What Happens When It’s Over

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Chris Hodder from Rowan Public Affairs looks at some of the issues that might be created once the Treasury turn off the Coronavirus support taps.

A few months ago, the government were considering whether to wind-up the British Business Bank. It had been created to get overcautious banks lending to businesses during the credit crunch years after the 2008 financial crash. One of the issues that they were facing recently was that, partly due to Brexit, businesses were actually not keen to borrow money and were in fact building up healthy reserves of their own.

These reserves will prove crucial in the upcoming months. Most businesses have gone into some kind of stasis due to the COVID-19 lockdown and although business activity may be continuing in a limited form, or even expanding  (food retail figures released today show a boom in this sector), many businesses have furloughed staff and shut their doors. If you are an airline, for example, most of your revenue has simply ceased for the foreseeable future and you may not be expecting “business as usual” for many months.

The government’s assistance to business is vital in making sure that, although revenues will be down, staff costs (the single biggest cost item for many businesses) do not become a burden on solvency and therefore staff can remain employed and ready to work once the government gives the go-ahead for doors to re-open. This is cross-sectoral, so most of the economy will benefit from this help, even small businesses and the self-employed – though a glaring support gap remains for those small entrepreneurial worker owned companies which operate on a combination of salary and dividend payments for their workforce.

Infrastructure will also remain in place. In the example of the airline, airports and planes have not evaporated, so besides continued maintenance, there is no reason why the business cannot simply restart where it left off once demand returns. Conceptually, you could consider it to be like a very, very, very long Christmas shut-down.

There is plenty of demand for goods and services in waiting with consumers itching to spend the money they’ve been earning whilst at home. The main issue will be satisfying that demand. If there are delays, then it could mean that inflation will creep into the system as demand outstrips supply and prices increase. With the Bank of England base-rate being so low, cheap money may even exacerbate the problem. However, in the short-term, this stimulus will be good to generate much-needed growth.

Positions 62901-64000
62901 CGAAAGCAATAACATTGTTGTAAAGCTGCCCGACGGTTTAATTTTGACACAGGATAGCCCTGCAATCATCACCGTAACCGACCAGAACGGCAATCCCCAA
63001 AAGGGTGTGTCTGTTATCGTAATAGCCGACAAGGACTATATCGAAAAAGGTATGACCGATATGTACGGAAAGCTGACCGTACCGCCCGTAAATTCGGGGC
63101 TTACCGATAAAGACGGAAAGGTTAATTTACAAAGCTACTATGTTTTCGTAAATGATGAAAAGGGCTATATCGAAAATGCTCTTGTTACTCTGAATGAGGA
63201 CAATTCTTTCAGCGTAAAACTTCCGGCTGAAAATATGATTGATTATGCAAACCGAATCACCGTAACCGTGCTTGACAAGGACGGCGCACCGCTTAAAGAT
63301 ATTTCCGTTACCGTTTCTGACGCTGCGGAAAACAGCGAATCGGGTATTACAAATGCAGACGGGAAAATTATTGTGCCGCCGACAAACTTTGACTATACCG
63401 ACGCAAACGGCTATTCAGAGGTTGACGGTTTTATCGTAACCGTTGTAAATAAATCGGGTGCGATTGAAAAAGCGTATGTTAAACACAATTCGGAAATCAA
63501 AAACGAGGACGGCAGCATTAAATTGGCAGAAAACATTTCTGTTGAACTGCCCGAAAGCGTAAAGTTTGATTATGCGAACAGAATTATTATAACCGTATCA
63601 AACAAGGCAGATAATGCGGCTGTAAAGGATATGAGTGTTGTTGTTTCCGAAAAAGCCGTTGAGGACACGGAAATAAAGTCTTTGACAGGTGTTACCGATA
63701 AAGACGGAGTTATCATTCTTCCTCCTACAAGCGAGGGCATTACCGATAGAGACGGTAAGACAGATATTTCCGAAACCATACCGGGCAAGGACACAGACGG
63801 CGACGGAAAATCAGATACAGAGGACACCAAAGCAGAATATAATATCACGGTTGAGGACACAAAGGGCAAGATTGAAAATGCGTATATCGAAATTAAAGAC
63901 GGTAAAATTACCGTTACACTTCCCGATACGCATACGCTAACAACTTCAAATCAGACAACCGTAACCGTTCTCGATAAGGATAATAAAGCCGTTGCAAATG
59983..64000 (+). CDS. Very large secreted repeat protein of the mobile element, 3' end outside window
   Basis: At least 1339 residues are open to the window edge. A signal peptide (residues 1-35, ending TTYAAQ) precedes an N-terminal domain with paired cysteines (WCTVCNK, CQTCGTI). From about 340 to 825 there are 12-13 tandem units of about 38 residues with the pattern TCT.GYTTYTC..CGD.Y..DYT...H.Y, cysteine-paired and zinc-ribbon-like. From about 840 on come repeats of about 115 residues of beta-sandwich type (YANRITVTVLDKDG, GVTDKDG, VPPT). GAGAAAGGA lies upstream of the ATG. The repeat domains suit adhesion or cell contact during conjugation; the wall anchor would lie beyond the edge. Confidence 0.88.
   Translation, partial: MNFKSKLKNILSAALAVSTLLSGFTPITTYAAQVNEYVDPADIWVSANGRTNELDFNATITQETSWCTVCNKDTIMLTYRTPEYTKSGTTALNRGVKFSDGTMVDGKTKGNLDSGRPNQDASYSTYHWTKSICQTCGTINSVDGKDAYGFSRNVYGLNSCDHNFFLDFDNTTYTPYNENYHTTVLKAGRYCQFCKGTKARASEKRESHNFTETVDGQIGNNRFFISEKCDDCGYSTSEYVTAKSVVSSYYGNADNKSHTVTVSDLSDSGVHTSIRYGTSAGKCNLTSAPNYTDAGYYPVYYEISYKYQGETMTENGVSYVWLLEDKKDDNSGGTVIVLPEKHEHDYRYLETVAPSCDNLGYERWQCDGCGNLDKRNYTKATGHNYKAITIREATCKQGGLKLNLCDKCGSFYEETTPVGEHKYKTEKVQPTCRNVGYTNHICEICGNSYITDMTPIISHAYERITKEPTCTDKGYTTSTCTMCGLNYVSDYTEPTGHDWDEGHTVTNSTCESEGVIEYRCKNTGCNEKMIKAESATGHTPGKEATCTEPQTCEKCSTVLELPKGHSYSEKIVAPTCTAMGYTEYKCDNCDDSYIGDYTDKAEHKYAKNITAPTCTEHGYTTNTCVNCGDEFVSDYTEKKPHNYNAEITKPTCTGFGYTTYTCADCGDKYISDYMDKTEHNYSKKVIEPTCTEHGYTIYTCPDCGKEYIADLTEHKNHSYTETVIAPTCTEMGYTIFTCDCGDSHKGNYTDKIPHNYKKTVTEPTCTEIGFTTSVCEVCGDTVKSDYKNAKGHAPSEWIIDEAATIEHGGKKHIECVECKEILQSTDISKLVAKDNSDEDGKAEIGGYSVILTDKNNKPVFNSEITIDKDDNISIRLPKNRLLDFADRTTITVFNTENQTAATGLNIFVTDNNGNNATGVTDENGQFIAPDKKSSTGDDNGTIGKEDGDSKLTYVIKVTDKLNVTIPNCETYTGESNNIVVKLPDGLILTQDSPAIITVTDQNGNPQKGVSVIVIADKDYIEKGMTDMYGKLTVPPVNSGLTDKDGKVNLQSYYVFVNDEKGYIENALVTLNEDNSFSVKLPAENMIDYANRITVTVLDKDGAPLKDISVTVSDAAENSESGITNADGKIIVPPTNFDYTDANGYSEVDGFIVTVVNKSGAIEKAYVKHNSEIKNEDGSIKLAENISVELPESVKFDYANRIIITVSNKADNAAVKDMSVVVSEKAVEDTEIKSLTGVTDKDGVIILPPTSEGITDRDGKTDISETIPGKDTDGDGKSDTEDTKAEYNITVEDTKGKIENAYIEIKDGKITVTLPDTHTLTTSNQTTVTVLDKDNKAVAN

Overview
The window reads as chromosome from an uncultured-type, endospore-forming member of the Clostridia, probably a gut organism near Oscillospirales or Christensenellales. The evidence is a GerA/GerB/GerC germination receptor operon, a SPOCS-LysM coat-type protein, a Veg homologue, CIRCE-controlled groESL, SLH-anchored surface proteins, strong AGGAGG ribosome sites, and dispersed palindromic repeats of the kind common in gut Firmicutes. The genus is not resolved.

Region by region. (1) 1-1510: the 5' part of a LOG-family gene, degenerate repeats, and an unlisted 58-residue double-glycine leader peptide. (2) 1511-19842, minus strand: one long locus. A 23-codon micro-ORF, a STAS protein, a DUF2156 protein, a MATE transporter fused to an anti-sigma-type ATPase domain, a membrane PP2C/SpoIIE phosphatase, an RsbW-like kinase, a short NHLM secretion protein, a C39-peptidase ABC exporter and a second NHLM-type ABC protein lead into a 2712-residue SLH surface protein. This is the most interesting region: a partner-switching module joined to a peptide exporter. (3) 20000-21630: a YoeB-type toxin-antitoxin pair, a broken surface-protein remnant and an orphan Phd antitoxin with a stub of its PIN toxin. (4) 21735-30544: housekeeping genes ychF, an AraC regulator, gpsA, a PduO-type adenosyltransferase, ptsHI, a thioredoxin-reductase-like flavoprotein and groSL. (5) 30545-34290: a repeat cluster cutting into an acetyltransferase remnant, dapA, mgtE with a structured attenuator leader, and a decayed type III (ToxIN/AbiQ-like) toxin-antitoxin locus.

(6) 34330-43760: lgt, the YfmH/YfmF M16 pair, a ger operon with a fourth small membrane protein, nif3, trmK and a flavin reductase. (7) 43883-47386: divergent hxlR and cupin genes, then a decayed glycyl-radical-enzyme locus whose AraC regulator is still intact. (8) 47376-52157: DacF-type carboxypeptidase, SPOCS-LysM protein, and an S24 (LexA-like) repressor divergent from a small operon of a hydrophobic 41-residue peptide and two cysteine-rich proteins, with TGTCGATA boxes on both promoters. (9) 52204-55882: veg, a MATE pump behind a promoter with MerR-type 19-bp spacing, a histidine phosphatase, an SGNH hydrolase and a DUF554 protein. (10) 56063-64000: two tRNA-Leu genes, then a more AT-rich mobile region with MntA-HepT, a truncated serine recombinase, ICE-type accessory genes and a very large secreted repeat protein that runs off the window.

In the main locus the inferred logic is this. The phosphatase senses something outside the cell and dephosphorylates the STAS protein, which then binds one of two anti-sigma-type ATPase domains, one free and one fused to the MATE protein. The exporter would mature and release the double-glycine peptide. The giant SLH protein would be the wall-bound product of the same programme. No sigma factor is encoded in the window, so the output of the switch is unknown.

There may be some problems for demand higher-up in the service economy. Businesses will be wary about spending on all but essential services in the short-term until confidence returns. We have already noted that advertising revenue has started to decline across various newspapers. The question here will be how quickly things return to normal. With Brexit slowly ebbing away as a concern and the virus (hopefully) put to bed, the lack of certainty which has made businesses wary of spending recently will disappear and investment can continue.

Politically, however, there will be some choices that need to be made. There is an expectation that once antibody testing kits have been developed and distributed, those who have tested positive for the SARS-Cov-2 antibody will be able to return to work first which means that demand will ramp up in dribs and drabs rather than all in one boom. This will obviously ease any initial supply problems. However, millions will need to remain at home as either testing has not reached them yet, they haven’t been given the all clear, or the supply crunch means that the businesses they work for have no stock. Much of the economy is wholesale and retail, so this will be a significant problem. Picture this: all your workers have been tested and given the all-clear, but your suppliers aren’t yet open.

This uneven re-opening means that government will have to think carefully about when to cut-off the economic support. This could either be a taper or a firm cut-off date. A taper makes more sense as the government could begin setting conditions on the support offered or varying the sectors supported, for example, requiring businesses to document the reasons for closure in the first instance with stricter conditions a few months later. However, many businesses will be keen to get staff back working (and bored staff keen to do so), so this could be a naturally diminishing problem.

Another concern is the productivity lag between the staff working and then earning the company a profit. In practice, many businesses with a long lead time (e.g. a high-end guitar maker – weeks to manufacture, months to sell) might struggle to pay someone from revenue earned in the first few months. In these instances, furloughing is counter-productive because those businesses can’t afford to have the employees not work, so government assistance may have to extend to subsidising the pay of formerly furloughed workers. The government would likely argue that the aforementioned British Business Bank can help with bridging the lag, but regardless, companies will still be wary of borrowing during a crisis.

With this in mind, the Chancellor is going to have to think hard about how to end the assistance schemes, but keep the taps turned on. Government loans are the only logical way to do this for the medium-term (unless the commercial sector sees an opportunity). I suspect the British Business Bank will be around for some time yet.

Rowan Public Affairs helps business in the South West communicate clearly and effectively with government